By 1939, the gangster film was running out of steam evidenced by “You Can’t Get Away With Murder,” a run of the mill, déjà vu flick that must have left even filmgoers of the period wanting more. They used to call these kinds of film programmers. Many theaters back them changed programs twice a week, subsequently, a lot product was needed. Made the same year as “The Roaring Twenties,” “You Can’t Get Away With Murder” is Humphrey Bogart still at “B” level in the Warner gangster hierarchy portraying another of his despicable weasel roles. Frank Martin is a small time gangster who takes young Johnny Stone (Billy Halop) under his wing until a botched robbery where Martin shoots the proprietor leaving Johnny’s borrowed gun at the scene of the crime. Even more unfortunately is Johnny “borrowed” the gun from his sister Madge’s (Gale Page) fiancée, Fred Burke who is arrested and sent to death row in Sing Sing. Martin and Johnny are also arrested on an earlier gas station robbery and also land in Sing Sing. Johnny spends most of his time working in the library with Pop, (Henry Travers) worrying on whether to tell the truth and rat on Martin so they will free Fred from being on death row. Martin, of course, does not trust that Johnny will not squeal to the bulls so when he and a couple of other cons plan a breakout they get Johnny to come along. Only Martin intends to make sure Johnny never talks again.
If the film sounds somewhat familiar it may be because the cast (Bogart, Page and Halop) and director Lewis Seiler worked together the previous year in “Crime School.” Page and Halop were also brother and sister in that film. In addition, Bogart’s character Frank Martin could be a sibling of Baby Face Martin, Bogie’s character in “Dead End.”
Warner Brothers always had a great supporting cast of actors and here is no exception. We have Henry Travers as the librarian “Pop” a lifer who befriends Johnny. Eddie “Rochester” Anderson as Sam who reads cooks books, Joe Sawyer, who sure his appeal is going to be approved soon and George E. Stone as Toad who books bets on which prisoners will get the chair. While Bogart and Gale Page get top billing this is really Billy Halop’s film. Getting a chance to break away from the Dead End Kid films Halop was arguably the most talented of the group. It’s sad to say that Halop’s career never received the shot in the arm it needed, once he grew up, to propel him to stardom. He continued to act up, mostly in “B” films, into the 1970’s when he passed away. “All in the Family” fans may remember Billy when he played “Bert Munson” in a number of the episodes. Gale Page is pretty much forgotten today. She previously appeared in “Crime School” and “The Amazing Dr. Clitterhouse,” both films with Bogart and Halop. She was also in “Four Daughters” as one of the Lemp Sisters and its sequel “Four Wives.” Other notable films include “They Drive by Night,” where she played Bogart’s wife and “Knute Rockne, All-American.” Though she made a few more films and some TV appearance she pretty much retired in the late 1940’s to concentrate on her marriage.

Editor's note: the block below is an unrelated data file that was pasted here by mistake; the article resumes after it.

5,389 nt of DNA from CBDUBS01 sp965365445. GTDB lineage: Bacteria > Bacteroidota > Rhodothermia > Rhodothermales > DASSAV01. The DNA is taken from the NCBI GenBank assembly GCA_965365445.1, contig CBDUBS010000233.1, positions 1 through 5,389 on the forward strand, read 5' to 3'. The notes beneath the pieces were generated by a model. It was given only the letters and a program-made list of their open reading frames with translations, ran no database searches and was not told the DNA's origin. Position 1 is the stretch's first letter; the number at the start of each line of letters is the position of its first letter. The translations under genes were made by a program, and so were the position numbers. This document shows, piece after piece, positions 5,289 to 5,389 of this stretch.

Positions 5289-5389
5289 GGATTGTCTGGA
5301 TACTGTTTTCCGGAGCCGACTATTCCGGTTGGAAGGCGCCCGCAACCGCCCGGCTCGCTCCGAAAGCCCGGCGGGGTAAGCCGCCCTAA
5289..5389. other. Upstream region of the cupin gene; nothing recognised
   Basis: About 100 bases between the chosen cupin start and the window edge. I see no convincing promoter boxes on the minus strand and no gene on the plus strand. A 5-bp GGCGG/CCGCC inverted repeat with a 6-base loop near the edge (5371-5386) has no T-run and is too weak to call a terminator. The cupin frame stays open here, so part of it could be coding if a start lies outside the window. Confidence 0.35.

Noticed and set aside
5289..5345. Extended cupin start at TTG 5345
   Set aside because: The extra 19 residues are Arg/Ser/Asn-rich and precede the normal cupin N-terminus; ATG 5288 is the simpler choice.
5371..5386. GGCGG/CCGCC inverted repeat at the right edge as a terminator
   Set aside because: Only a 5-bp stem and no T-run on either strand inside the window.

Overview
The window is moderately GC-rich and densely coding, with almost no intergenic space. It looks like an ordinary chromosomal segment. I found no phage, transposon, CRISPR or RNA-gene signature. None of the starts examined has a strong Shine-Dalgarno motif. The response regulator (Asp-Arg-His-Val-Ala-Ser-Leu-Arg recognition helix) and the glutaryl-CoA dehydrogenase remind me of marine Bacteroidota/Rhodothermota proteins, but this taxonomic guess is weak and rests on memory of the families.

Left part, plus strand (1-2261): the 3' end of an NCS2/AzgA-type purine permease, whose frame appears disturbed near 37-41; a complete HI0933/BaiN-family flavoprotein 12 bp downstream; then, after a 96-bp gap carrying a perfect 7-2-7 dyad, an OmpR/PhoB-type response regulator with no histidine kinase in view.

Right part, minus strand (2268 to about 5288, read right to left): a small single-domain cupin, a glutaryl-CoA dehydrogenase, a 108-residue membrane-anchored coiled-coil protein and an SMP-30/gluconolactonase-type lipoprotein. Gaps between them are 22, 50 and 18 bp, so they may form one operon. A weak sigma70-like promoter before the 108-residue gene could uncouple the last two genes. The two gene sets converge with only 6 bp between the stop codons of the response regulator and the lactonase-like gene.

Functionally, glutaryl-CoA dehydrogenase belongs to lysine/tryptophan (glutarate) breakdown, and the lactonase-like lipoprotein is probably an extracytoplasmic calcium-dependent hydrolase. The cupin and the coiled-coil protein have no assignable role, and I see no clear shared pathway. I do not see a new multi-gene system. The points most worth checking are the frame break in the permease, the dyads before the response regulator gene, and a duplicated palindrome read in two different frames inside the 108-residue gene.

Here Bogart may not be the grade A star yet he would become but here he is one of the most low life vile characters he ever played and he has played some real weasels in the early days of his career. However, Bogart is always a pleasure to watch even in a minor effort like this. And while this film does not rank up there with “High Sierra” or “Angels With Dirty Faces” or “The Roaring Twenties” it keeps you interested.
The film appears on TCM on occasion and since there is no DVD release, keep your eyes peeled for a showing.